A BOOK that tells the story of the Coolmountain community in West Cork is now on sale.
Fred Callow, who is originally from the Isle of Man but has been living as part of the so-called ‘hippy’ community since 1992, has written Blow-In: Living Off-Grid in West Cork.
It is the first title to be published by a new West Cork-based publishing company, Sweeney and O’Donovan, which has plans to publish three more titles in Spring 2022, including the memoirs of long-distance swimmer Steve Redmond.
Fred admits in the introduction to his book that ‘the real story would be to tell of the characters’ who were part of it all – the freedom, the friendship, the craic and the wildness.
But he doubted his own talents as a storyteller, fearing he’d turn such strong characters into caricatures.
But that doesn’t take from the book because Fred Callow is well able to give a lucid overview of the life lived by this ‘diverse bunch of individuals with widely different points of view and backgrounds.’
Fred, who was born in the 50s, sets out his stall. ‘I am the first in my family without direct experience of war. Instead of sacrifice, duty and service, I grew up in an age of sex, drugs and rock and roll.
‘ We never had it so good. Obedient conformity had given way to fundamental social change; individuality was encouraged, and revolution was in the air.
‘Clapton was God, Che Guevara’s face was on posters and T-shirts. We knew that racism, sexism, fascism, elitism, apartheid and nuclear weapons were totally unacceptable. That was the starting point.’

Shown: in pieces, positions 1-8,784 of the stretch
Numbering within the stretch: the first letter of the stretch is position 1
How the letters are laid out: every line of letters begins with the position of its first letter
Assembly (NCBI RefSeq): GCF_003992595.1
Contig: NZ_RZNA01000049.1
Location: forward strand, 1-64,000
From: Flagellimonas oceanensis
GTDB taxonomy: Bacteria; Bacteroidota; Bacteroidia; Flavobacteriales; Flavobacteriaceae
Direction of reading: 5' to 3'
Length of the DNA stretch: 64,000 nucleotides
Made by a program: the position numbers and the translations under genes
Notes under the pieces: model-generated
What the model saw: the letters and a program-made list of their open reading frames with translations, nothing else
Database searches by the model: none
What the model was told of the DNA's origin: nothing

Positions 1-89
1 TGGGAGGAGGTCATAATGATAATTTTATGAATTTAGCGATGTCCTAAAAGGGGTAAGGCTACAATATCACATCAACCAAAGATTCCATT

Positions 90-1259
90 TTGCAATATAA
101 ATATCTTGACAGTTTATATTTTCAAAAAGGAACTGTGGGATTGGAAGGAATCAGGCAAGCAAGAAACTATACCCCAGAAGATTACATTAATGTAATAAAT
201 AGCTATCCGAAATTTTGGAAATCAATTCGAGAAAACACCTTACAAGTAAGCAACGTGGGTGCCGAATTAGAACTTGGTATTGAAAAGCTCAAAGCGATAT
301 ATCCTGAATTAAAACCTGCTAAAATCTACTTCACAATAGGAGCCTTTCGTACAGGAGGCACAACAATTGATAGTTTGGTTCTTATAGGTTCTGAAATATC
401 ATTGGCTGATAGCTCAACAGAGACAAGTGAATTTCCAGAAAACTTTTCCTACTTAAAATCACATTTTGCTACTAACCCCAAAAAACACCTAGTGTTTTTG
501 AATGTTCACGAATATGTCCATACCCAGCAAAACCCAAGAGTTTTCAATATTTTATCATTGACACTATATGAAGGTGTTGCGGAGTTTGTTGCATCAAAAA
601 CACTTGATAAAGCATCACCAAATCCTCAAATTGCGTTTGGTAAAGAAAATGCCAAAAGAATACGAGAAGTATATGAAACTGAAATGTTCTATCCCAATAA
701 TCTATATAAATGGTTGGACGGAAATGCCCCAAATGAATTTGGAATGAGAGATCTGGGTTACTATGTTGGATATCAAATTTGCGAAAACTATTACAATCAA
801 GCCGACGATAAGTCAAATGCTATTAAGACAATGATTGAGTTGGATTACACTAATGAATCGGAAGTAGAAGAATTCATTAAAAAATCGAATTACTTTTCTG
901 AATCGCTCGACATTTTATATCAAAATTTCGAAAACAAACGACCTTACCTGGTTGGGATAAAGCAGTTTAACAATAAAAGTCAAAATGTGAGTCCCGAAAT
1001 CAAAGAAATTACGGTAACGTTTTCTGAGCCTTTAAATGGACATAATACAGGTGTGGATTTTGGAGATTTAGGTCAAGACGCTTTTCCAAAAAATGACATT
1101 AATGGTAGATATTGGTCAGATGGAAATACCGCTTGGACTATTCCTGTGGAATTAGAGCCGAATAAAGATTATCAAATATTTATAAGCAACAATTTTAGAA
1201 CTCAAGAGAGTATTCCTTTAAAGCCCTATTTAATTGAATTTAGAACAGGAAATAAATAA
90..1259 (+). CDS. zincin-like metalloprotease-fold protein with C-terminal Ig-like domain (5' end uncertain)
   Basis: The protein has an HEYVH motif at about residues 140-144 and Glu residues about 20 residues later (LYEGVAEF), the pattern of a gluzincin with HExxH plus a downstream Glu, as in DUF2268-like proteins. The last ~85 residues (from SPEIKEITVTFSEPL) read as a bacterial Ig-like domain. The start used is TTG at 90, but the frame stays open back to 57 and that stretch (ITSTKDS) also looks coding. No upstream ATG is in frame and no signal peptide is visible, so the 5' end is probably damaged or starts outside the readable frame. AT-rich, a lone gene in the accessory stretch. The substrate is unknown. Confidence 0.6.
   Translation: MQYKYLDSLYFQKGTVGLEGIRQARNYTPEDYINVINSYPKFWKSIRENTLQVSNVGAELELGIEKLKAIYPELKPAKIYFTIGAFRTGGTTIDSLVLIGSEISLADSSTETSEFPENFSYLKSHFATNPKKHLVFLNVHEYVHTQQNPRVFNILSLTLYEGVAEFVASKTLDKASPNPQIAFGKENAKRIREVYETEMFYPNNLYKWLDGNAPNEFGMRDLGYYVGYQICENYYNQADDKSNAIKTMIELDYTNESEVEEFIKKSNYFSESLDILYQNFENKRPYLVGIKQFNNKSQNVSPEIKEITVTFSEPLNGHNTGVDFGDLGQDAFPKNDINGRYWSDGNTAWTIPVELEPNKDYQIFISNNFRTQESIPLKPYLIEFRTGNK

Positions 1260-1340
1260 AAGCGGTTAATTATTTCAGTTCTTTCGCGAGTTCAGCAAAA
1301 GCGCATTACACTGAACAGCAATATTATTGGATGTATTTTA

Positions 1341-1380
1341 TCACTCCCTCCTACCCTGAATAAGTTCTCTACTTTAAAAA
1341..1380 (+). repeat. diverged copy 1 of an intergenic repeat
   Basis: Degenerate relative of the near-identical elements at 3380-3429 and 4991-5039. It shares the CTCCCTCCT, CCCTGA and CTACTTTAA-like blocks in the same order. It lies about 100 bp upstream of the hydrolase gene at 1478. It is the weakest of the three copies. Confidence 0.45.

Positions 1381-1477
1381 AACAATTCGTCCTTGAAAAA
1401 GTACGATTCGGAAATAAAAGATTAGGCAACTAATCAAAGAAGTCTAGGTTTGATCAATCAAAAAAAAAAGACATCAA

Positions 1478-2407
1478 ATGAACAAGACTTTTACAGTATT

Most of those who came from the UK were hoping to escape from Thatcher’s Britain and a government that appeared to ‘revel in a totally avoidable war, destroy communities, stamp the jackboot on Northern Ireland, crush the unions at home and force millions into poverty and despair.’
It’s all polemic stuff, but Fred Callow said a lot of these people – including those who relocated from Europe – also held a deep suspicion of ‘the right to buy,’ the dreaded consumerism.
He said the population appeared to be divided quite cleanly into two groups: those who benefited from membership of the system and those who were the victims of it.
‘The general population was easily bribed into passive compliance using shiny consumer goods, television advertising, and credit cards,’ he said, ‘and ordinary people eagerly rushed forward to collaborate in their own downfall, believing they were getting ahead of the game.
‘Once you recognised that this system was somehow dangerously askew, you really had no choice … you couldn’t sit on the fence once you had been enlightened.’
You were, he suggested, either ‘with us or against us ... and the unholy trinity of marriage, mortgage, and career was something to be avoided at all costs.’
Fred’s book offers insights into the way of life that exists in Coolmountain but others believe it will be ‘an important contribution to West Cork history and a that it will offer critical reflection on the changes that have taken place in rural Ireland over the past three decades.’